Indonesian mayor leads thousands in anti-LGBT march

Anti-LGBT+ march in Padang, West Sumatra, Indonesia

An Indonesian city mayor reportedly led thousands on a march to protest against LGBT+ people in the region on Sunday (November 18).

Mahyeldi Ansharullah, the mayor of Padang in West Sumatra, headed the 2km walk through the city, which was called the “Long March Action to Reject LGBT in West Sumatra and Declaration of Sin-Free Padang.”

Thousands reportedly attended the march.

An anti-LGBT+ march in Indonesia

Protestors marched through Padang, Indonesia, against LGBT+ people. (Dprd Kota Padang/Facebook)

The protest also aimed to “clean” the city of drugs, alcohol and gambling.

Indonesia mayor calls for LGBT+ sinners to “repent”

“To the perpetrators of sin, let them repent and those who protect them immediately be aware because they will face opposition from all parties and communities in Padang as well as security forces,” said Mahyeldi, reports state-run news agency Antara.

Earlier in November, it was reported that police arrested 10 women in Padang on suspicion of lesbian activity in Indonesia.

“To the perpetrators of sin, let them repent.”

— Mahyeldi Ansharullah, Mayor of Padang

In Indonesia, gay sex is illegal in the province of Aceh under Sharia law and for Muslims living in the city of Palembang.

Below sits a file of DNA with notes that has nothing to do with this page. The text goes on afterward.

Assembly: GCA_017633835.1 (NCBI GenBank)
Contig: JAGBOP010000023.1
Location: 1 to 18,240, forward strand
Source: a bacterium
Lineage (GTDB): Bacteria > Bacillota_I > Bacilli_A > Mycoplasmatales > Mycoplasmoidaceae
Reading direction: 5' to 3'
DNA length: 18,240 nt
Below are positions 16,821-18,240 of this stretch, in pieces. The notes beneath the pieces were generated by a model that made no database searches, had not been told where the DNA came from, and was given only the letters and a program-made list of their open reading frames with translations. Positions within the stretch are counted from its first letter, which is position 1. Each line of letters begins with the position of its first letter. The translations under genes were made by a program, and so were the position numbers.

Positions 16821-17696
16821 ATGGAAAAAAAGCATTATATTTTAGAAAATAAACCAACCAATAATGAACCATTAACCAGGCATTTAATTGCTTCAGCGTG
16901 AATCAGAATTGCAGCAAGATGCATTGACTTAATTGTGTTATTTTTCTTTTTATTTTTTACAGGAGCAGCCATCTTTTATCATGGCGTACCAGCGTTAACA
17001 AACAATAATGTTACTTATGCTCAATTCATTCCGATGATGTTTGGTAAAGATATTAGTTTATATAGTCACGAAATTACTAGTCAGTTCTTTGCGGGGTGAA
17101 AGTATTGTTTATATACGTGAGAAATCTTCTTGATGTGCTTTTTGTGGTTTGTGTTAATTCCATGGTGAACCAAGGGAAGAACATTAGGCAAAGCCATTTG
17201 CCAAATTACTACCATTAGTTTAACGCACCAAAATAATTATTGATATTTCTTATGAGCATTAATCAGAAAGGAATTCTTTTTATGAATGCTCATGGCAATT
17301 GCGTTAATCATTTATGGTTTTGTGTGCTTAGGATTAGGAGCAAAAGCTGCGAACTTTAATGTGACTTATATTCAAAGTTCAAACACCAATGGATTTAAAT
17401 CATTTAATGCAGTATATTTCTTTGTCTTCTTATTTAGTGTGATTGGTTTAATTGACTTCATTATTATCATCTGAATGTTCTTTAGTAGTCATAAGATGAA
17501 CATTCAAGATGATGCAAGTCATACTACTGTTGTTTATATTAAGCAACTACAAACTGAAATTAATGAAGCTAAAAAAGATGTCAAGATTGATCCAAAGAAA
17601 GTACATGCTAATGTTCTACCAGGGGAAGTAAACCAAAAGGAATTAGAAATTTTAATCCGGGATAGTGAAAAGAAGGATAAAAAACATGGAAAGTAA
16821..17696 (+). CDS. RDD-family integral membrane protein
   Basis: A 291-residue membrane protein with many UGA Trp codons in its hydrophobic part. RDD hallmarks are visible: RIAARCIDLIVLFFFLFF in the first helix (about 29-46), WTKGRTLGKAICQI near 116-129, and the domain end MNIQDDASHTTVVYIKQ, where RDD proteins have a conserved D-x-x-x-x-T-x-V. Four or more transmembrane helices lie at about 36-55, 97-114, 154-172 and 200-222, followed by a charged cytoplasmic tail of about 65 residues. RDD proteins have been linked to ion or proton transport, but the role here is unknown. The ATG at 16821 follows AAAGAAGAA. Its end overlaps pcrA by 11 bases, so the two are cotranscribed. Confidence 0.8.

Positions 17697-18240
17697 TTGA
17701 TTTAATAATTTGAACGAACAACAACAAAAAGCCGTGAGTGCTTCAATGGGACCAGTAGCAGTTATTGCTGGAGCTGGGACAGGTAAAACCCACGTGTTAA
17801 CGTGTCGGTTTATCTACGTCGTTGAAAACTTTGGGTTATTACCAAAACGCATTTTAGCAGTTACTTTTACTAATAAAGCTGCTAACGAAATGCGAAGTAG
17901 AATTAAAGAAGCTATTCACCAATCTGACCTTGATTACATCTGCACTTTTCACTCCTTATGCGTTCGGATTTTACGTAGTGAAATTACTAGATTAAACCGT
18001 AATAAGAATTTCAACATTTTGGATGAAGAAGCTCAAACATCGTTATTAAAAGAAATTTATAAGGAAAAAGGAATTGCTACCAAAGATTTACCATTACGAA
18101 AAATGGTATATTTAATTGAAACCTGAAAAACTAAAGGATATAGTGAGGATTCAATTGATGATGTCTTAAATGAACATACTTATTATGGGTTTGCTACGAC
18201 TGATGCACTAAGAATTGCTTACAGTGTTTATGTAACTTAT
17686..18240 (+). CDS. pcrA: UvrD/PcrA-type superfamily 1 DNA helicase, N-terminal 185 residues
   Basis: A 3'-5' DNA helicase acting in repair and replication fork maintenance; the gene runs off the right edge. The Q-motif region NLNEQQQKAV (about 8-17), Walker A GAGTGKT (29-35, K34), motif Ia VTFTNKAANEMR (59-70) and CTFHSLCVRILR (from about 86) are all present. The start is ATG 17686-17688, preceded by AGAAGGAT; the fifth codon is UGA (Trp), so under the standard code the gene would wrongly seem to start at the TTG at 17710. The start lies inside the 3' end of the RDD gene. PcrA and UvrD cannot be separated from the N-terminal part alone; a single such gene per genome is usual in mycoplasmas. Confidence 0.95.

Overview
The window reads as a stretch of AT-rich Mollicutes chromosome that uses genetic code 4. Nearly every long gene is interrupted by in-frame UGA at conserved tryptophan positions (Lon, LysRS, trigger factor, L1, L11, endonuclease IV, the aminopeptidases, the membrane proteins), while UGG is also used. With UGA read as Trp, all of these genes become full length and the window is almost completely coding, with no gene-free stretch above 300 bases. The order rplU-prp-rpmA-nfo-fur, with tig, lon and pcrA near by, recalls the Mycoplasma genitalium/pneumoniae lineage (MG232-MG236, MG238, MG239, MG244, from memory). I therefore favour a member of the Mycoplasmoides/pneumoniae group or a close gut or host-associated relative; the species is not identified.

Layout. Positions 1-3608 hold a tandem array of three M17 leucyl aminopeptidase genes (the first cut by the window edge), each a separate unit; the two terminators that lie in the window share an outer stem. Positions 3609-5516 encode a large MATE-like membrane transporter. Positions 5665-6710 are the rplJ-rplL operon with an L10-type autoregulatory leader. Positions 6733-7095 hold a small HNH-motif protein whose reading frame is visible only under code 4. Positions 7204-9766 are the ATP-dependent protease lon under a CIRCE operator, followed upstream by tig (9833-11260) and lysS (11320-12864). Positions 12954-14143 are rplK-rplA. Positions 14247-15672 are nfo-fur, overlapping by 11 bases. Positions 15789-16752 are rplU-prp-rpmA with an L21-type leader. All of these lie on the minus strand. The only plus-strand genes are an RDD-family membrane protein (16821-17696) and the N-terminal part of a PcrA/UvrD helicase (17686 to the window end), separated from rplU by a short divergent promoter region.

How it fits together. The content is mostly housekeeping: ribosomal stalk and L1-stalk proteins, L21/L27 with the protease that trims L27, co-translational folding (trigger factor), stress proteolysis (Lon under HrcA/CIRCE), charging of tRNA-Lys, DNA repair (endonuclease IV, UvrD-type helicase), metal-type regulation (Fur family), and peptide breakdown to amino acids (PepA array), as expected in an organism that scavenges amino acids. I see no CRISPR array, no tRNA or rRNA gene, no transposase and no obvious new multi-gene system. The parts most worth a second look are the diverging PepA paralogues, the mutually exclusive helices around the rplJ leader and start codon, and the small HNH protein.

However, the country is updating its criminal code, which looks set to ban same-sex sexual activity throughout the country.

Attendees listening to a speech during an anti-LGBT+ march in Padang, Indonesia

(Dprd Kota Padang/Facebook)

Indonesia’s anti-LGBT+ crackdown

Indonesian authorities have also clamped down on LGBT+ activities in the past year.

In October, two Indonesian men were arrested on suspicion of setting up a Facebook page that co-ordinated gay hook-ups.

In July, two men were publicly flogged for having gay sex in Aceh.

And, in February, Indonesian authorities set up a task force to stop “the LGBT disease.”

The new task force was established by Mayor Muhammad Idris of Depok, a district in West Java with more than 1.75 million people.

According to Indonesian publication Kompas, Idris said: “Religion has agreed that LGBT [people commit] forbidden acts, but legally we will overcome this problem so as not to worsen the issue.”

The mayor added: “This is our effort to prevent LGBT because many phone calls come to the Social Service requesting to help solve the LGBT disease.”

He said that “the campaign of rejecting LGBT will be conducted by this integrated team,” which would, he explained, “coach” LGBT people.

In January, police arrested 12 trans women in Aceh, shaving their heads and forcing them to wear typically male clothing in an effort to “turn them into men.”

In 2017, Indonesian police raided nightclubs, saunas and hotel rooms on suspicion of LGBT+ activities being carried out inside.